After an unforgettable 3-13 season in 2016, many didn’t expect much from the Chicago Bears in their Week 1 matchup against the defending NFC champion Atlanta Falcons. To the surprise of many, the Bears held their own against the Falcons, only to find themselves on the losing end of a 23-17 score. Offensively, Chicago looked more productive in the running game than they did in their passing attack. On the other side of the ball, they were a force early, only to unravel later in the contest.
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The Bears never led in this contest, but did do just enough to make this game interesting all the way down to the wire. It looks as if Chicago made some strides in the right direction since last year, but still have proven that there is much work to be done in order to be playoff contenders this season. Here’s a look at the Bears’ first weekly report card of 2017.
Mike Glennon’s regular-season debut in a Bears uniform wasn’t eye-popping, but it did give fans some assurance that he is able of being the No.1 quarterback for now. Glennon finished the game completing 26 of 40 pass attempts for 213 yards, one touchdown and zero interceptions. The five-year veteran didn’t take many shots downfield, displaying more of a conservative approach in the passing game with screens and short crossing patterns. Glennon did come up huge while blocking for ball carriers, which resulted in much-needed big gains to keep drives alive.
The big story for the Bears was definitely the play of rookie running back Tarik Cohen. The fourth-round draft pick led Chicago in both rushing and receiving, finishing with a total of 113 yards from scrimmage, which included a 19-yard touchdown reception in the fourth quarter that cut the Falcons’ lead to three points. Fellow running back Jordan Howard was a complementary change-of-pace to the quick Cohen, adding 52 yards on 13 carries and a rushing touchdown of his own. Unfortunately, Howard did drop a pass on the goal line on second-and-goal, which could have been the potential game-tying touchdown late in the game.
Wide Receivers/Tight Ends
Chicago’s receiving corps was virtually not a part of the offense for majority of the game. It wasn’t until late in the game on their potential game-winning drive that the Bears’ receivers started to get really involved. Overall, they were not affective enough to change the outcome of this game. Tight end Zach Miller led this bunch with four catches for 39 yards. Wide receiver Josh Bellamy did come up with a couple of huge catches to keep the final drive alive, but did drop a pass in the end zone on first-and-goal. As for Chicago’s No. 1 receiver Kevin White, he finished with three receptions for 34 yards and had a drop as well. White also left the game in the fourth quarter with a shoulder injury.
Without Kyle Long in the starting lineup, Tom Compton stepped in at left guard. On the ground, the Bears’ offensive line did an average job controlling the line of scrimmage, which resulted in Chicago to rush for a total of 125 yards on 19 carries. As for the pass protection, the O-line surrendered three sacks, including the one on the Bears’ final offensive play that sealed the victory for the Falcons.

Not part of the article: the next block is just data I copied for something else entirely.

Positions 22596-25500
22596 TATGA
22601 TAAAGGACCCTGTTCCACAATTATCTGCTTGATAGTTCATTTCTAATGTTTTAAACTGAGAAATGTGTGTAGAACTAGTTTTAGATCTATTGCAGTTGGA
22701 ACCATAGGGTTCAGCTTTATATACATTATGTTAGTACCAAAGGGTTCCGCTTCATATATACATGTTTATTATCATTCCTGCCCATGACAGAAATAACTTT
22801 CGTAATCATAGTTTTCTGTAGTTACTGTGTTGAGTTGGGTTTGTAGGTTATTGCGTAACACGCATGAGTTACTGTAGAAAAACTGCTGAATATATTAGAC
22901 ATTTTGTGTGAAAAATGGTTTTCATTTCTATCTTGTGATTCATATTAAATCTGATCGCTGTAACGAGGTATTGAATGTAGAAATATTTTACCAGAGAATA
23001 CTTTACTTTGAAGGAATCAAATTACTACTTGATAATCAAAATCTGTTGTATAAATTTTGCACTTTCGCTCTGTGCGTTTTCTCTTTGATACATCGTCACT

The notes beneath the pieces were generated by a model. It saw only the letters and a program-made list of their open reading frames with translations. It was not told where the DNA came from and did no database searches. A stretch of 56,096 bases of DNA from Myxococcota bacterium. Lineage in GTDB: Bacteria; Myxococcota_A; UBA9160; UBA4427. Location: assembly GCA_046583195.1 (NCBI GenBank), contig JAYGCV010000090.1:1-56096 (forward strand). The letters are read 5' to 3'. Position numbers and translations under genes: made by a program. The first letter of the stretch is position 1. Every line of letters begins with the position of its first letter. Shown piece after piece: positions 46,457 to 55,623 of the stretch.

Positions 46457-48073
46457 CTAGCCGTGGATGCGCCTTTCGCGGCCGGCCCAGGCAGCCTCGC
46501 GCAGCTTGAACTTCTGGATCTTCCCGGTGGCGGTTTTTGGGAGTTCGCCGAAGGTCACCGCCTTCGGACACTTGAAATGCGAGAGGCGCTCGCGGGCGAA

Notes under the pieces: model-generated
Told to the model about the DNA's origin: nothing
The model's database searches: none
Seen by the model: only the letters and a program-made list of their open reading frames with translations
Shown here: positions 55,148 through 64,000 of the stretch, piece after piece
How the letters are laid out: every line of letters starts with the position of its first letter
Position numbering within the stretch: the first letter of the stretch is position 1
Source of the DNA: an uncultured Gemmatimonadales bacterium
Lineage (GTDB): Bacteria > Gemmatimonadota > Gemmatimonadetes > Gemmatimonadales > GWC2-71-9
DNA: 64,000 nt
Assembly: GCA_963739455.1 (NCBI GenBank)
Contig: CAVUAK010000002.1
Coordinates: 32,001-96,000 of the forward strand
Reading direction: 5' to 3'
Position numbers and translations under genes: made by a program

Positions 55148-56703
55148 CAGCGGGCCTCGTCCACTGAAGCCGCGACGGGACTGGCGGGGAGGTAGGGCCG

On their first series of the game, the defensive line did very little to control the line of scrimmage, and allowed the Falcons to march down the field to grab a 3-0 lead. After that, things started to look better. Defensive end Akiem Hicks recorded the Bears’ two sacks of the game, and was in the Falcons’ backfield disrupting the run.
Along with the defensive line, Chicago’s linebackers were in on a lot of tackles near the line of scrimmage against the run. Just like last season, Jerrell Freeman led all linebackers with 10 tackles, while Leonard Floyd chipped in with some occasional pressure on Atlanta’s quarterback. Floyd also showed his skills in pass coverage breaking up a pass.
The main focus for the Bears’ secondary was the containment of All-Pro wide receiver Julio Jones. Chicago had problems at first, allowing Jones to end the first half with four catches for 66 yards, but did prevent him from recording a reception in the second half. Unfortunately, they forgot to cover tight end Austin Hooper in the fourth quarter. A blown assignment by safety Quintin Demps left Hooper wide open in the middle of the field for an 88-yard touchdown. On the Falcons’ next offensive drive, Hooper gained 40 yards on a third down, thanks to missed tackles by cornerback Kyle Fuller and rookie safety Eddie Jackson. Overall, the secondary got burned for 321 yards in the air.
Kicker Connor Barth had only one opportunity to show off his leg strength, and took full advantage when he connected on a 54-yard field goal. Punter Pat O’Donnell pinned three of his five punts inside the 20-yard line. Cohen’s longest punt return was for 17 yards, while Benny Cunningham and Deonte Thompson averaged 23.0 yards per kick return.
The criticisms that stands out concerning the coaching staff points to the offensive side of the ball. First, offensive coordinator Dowell Loggains must find a way to get his wide receivers involved more in the game. Furthermore, the coaching staff must put the offense in position to throw the ball downfield more. The longest pass attempt was to Cohen (a running back). Second, Cohen should’ve been on the field more late in the game. Although Howard is the feature back, Cohen was hands down the Bears’ biggest playmaker against the Falcons, and should’ve been at least a decoy on that potential game-winning drive.